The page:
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Ford Motor Credit Company v. Arce

February 26, 2002

FORD MOTOR CREDIT COMPANY, PLAINTIFF-RESPONDENT,
v.
GILBERTO ARCE, DEFENDANT-APPELLANT.



On appeal from Superior Court of New Jersey, Law Division, Special Civil Part, Middlesex County, Docket No. DC-9718-00.

Gail Chester argued the cause for appellant (Middlesex County Legal Services Corp., attorneys; Ms. Chester, of counsel and on the brief). Carey A. Aquilina attorney for respondent (Hayt, Hayt & Landau, attorneys; Ms. Aquilina and F. John Caldwell, Jr., of counsel and on the brief).

Before Judges Havey, Coburn and Weissbard.

The opinion of the court was delivered by: Havey, P.J.A.D.

NOT FOR PUBLICATION WITHOUT THE APPROVAL OF THE APPELLATE DIVISION

Argued February 4, 2002

Defendant Gilberto Arce appeals from an order for summary judgment in favor of plaintiff Ford Motor Credit Company (FMC) awarding it $5,905.96 plus costs, representing a deficiency owed by defendant under a retail installment contract executed by him to finance the purchase of a used car. The sole issue is whether FMC's suit is barred by the four-year statute of limitations under Article 2 of the Uniform Commercial Code, N.J.S.A. 12A:2-725 (§ 2-725). Following the Supreme Court's holding in Assocs. Discount Corp. v. Palmer, 47 N.J. 183 (1966), we conclude that the action is barred and accordingly reverse.

The central facts are undisputed. On January 31, 1994, defendant purchased a 1988 Dodge van from Liccardi Motors Inc. for a price of $7,928.70. As part payment, defendant executed a retail installment contract financing a total of $7,750.59. The agreement provided for thirty-five monthly payments of $333.04. The agreement was assigned to FMC.

At some point defendant defaulted on the payments due under the contract and, on March 21, 1995, he voluntarily surrendered the vehicle to FMC. FMC sold the vehicle at public auction for $3,195.

On September 29, 2000, approximately five and one-half years after defendant defaulted, FMC filed an action seeking to recover the deficiency owed under the retail installment contract. FMC moved for summary judgment. Defendant cross-moved for summary judgment and requested oral argument, claiming that FMC's suit was barred by the four-year statute of limitations under § 2-725. Without a hearing and without making any findings, the trial court granted summary judgment to FMC.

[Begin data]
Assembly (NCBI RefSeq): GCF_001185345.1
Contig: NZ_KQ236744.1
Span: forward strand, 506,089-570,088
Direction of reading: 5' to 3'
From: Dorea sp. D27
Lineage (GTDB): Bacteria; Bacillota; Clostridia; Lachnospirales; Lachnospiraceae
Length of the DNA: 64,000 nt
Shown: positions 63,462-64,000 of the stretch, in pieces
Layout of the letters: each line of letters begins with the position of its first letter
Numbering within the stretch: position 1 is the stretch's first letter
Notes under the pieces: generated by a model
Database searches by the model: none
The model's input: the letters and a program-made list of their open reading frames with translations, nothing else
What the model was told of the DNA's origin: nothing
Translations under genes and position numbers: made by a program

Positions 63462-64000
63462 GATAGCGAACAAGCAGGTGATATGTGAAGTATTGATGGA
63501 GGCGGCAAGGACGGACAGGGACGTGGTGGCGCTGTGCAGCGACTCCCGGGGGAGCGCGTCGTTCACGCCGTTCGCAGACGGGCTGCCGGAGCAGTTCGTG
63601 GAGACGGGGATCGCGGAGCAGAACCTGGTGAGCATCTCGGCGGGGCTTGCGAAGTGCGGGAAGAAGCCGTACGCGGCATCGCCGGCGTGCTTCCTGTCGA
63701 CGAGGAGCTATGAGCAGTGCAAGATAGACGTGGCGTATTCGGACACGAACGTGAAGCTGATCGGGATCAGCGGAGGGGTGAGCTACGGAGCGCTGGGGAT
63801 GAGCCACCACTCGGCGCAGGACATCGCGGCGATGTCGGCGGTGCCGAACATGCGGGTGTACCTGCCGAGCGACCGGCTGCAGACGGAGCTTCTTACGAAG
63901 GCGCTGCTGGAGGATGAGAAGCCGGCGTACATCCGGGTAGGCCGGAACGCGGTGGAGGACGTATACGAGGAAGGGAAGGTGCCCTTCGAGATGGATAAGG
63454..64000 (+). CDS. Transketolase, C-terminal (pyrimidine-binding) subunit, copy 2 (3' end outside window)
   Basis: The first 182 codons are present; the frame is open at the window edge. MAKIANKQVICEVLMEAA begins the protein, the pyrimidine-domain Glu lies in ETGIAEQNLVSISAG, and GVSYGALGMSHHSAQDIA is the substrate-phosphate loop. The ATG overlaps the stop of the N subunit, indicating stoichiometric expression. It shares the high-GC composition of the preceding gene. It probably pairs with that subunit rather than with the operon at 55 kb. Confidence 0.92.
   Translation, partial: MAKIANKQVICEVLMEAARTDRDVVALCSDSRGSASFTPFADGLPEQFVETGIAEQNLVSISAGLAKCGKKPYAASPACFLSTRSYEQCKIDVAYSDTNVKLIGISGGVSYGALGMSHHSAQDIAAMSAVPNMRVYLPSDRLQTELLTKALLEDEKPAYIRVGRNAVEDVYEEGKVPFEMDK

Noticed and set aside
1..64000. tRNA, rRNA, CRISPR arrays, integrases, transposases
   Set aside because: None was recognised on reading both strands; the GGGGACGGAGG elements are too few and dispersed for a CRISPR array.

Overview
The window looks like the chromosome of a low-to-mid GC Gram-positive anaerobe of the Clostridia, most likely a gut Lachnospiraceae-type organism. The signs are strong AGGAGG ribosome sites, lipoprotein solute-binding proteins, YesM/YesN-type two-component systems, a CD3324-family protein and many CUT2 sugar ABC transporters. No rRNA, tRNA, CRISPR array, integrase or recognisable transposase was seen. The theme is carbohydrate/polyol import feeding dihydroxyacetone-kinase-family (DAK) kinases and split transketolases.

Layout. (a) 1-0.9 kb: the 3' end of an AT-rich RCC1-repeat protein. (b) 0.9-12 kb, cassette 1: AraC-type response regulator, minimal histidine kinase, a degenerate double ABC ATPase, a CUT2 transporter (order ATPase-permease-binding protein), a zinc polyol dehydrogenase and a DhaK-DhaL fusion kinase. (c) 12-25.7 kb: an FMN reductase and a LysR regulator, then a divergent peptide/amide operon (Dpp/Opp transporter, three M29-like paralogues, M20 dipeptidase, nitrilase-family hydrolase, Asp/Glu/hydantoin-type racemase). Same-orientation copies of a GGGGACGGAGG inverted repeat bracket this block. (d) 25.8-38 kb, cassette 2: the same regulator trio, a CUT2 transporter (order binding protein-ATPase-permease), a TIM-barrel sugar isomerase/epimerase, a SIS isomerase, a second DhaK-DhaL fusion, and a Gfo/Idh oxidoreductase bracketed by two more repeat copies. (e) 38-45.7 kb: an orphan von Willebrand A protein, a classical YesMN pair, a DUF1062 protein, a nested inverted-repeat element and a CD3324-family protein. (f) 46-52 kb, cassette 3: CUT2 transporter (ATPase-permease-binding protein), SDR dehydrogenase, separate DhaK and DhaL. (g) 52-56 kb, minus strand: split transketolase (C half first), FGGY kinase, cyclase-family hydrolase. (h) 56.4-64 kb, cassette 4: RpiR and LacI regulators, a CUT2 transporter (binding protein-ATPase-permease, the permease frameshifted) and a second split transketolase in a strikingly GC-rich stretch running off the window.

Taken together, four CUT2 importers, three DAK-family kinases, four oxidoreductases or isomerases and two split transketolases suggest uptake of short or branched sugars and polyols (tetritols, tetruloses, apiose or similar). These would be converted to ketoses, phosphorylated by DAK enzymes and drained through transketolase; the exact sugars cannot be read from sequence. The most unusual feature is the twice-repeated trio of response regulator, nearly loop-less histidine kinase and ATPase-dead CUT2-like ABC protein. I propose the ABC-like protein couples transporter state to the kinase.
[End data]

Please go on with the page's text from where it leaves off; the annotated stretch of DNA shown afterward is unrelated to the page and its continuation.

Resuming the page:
Before addressing the substantive issue before us, we find it necessary to comment on the trial court's failure to make any findings in this case or place on the record any reasons whatsoever supporting the grant of summary judgment in favor of FMC. The obligation to do so is clear. Rule 4:46-2(c) directs that, in deciding a summary judgment, "[t]he court shall find the facts and state its conclusions in accordance with R. 1:7-4." A trial court "is obliged to set forth factual findings and correlate them to legal conclusions. Those findings and conclusions must then be measured against the standards set forth in Brill v. Guardian Life Insurance Co. of America, 142 N.J. 520, 540, 666 A.2d 146 (1995)." Great Atlantic & Pacific Tea Co., Inc. v. Checchio, 335 N.J. Super. 495, 498 (App. Div. 2000). As we stated in Great Atlantic & Pacific Tea Co., supra, "neither the parties nor we are well-served by an opinion devoid of analysis or citation to even a single case." Ibid.

Article 2 of the Uniform Commercial Code (U.C.C.) applies to "transactions in goods." N.J.S.A. 12A:2-102. Article 2's statute of limitations, § 2-725(1), provides that "[a]n action for breach of any contract for [the] sale [of goods] must be commenced within four years after the cause of action has accrued." A cause of action accrues "when the breach occurs . . . ." § 2-725(2).*fn1

FMC apparently persuaded the trial court that its action to recover the deficiency owed under the retail installment contract was governed by N.J.S.A. 2A:14-1, which provides for a six-year statute of limitations in breach of contract cases. FMC's position is articulated in its appellate brief as follows:

This is not an action based upon the sale of goods. This is an action based upon the deficiency on a retail installment contract (Defendant borrowed money from Plaintiff, a lender). It is simply not an action for the balance of the price of goods or damages for economic loss due to the sale of goods. Further, Defendant's deficiency due under the retail installment contract is unrelated to the sale of the vehicle itself. Rather, the deficiency is due to Defendant's failure to make payments on the contract.

However, our Supreme Court in Palmer, supra, 47 N.J. at 187, addressed the precise issue before us. In that case, defendant had purchased a vehicle and financed it by executing a "Bailment Lease Security Agreement." Id. at 185. The Court held that plaintiff's suit to recover a deficiency after breach was barred under § 2-725 because a deficiency suit is essentially an action to recover monies due for the sale of goods. Id. at 187. The Court rejected the concurring judge's view that such an action is not governed by § 2-725 because it is ...


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